Good compund bows release only at a speed of about 300 fps with a snap that allow the quarry to flinch even at very close range so your arrow isn't going to land where you aim

    The arrow with hunting head only cuts in while the bullet causes significant trauma because of the shock wave passing through the animals tissues. There's a very good reason why we don't play indians in th uk.

  8. #8
    I too have watched some bow hunting DVDs and I'm still undecided about it.

    A lot is down to the skill of the hunter and we know that there are poor rifle shots around that wound and leave animals to die a lingering death and this is particularly true of the US where there seems to be some kudos for long range shots.

    Modern broadheads are very efficient and have three razor sharp cutting edges designed to cause severe blood loss.

    My view of bow hunting based on what I have seen, and of course this is limited, is that:

    a) bow hunters show considerable skills (and courage) in getting far closer to their quarry than a rifle hunter needs to.

    b) animals shot with a bow show far less alarm and shock than those shot with a rifle. Of course there is no noise but also in a number of cases the animal reacts as if it has been stung by an insect, especially the bigger animals like bears and moose.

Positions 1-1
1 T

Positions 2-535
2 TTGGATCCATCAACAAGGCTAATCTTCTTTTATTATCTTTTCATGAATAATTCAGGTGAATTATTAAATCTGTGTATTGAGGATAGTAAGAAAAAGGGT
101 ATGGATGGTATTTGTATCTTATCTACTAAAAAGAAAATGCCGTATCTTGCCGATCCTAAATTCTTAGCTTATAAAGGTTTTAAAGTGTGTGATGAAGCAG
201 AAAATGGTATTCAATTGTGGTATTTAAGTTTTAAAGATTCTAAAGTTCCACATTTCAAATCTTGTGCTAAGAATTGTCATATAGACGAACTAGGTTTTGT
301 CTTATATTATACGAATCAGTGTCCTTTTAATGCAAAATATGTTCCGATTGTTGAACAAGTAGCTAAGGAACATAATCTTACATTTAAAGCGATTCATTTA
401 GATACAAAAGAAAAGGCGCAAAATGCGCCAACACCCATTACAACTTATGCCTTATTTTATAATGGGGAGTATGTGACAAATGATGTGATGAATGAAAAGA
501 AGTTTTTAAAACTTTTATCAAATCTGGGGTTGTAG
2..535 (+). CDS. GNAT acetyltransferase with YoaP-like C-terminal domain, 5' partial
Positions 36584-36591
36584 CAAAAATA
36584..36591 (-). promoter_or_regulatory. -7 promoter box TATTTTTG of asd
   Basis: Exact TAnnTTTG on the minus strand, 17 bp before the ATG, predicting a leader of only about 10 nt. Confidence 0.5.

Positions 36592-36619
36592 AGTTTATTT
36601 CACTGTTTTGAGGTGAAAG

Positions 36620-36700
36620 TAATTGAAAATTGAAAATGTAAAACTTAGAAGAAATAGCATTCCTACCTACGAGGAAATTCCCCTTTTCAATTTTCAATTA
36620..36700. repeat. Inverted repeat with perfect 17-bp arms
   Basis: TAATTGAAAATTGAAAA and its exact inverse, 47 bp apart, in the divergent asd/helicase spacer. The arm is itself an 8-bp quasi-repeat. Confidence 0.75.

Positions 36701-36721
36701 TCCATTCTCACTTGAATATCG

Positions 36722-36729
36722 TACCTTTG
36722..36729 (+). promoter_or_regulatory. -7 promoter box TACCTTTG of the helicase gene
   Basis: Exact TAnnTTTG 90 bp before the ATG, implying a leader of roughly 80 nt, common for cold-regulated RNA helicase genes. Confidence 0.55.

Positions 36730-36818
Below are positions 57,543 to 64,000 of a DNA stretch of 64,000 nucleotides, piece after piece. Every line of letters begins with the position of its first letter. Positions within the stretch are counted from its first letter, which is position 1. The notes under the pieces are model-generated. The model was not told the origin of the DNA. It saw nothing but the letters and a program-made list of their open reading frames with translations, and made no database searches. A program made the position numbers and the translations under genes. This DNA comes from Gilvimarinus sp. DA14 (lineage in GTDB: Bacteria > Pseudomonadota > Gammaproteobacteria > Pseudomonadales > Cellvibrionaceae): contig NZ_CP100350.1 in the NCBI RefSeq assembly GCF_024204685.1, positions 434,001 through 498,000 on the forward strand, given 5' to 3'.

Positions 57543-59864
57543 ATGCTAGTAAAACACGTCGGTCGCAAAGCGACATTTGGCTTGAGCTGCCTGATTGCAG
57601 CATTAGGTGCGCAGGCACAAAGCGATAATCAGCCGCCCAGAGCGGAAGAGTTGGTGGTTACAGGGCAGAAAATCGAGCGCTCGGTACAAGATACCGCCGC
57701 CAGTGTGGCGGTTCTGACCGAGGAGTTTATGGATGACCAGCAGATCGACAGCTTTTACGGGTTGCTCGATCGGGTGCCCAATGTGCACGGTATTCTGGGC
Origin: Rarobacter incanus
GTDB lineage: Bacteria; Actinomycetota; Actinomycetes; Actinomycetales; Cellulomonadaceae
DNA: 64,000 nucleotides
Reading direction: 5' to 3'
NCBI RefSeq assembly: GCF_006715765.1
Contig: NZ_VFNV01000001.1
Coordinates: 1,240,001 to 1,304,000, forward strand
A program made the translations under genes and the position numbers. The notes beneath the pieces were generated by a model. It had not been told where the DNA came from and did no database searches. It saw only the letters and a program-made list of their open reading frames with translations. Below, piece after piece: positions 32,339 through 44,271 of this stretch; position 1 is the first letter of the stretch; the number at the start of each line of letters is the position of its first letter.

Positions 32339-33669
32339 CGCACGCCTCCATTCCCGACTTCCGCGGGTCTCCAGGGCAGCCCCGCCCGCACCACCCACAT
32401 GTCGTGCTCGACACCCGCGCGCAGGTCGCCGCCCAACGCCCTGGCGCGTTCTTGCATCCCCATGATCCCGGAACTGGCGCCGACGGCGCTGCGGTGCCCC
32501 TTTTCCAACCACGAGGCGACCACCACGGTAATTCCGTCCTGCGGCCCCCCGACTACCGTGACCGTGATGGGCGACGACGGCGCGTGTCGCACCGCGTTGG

c) Animals shot with a bow often die of haemorrhage not organ destruction or shock. This does sometimes take longer but in many cases the animal does not exhibit distress and just lies down and expires. I saw one grizzly bear hunt where the hunter waited for about 30 minutes just 20 yards from the bear until it offered a shot. The bear then reacted as if it had been stung but settled down again and just died a minute or two later. (He had a guide with a rifle as back up).

    d) Animals not hit in a vital area have a fair chance of survival, probably better than if similarly hit with a bullet as they have suffered no shock injuries. Neck or head shots are not really an option for bow hunters and these risky shots are thus avoided.

    e) Animals like deer did run a fair way after the shot but not really any further than we might expect with an "engine room" shot on a deer with a rifle.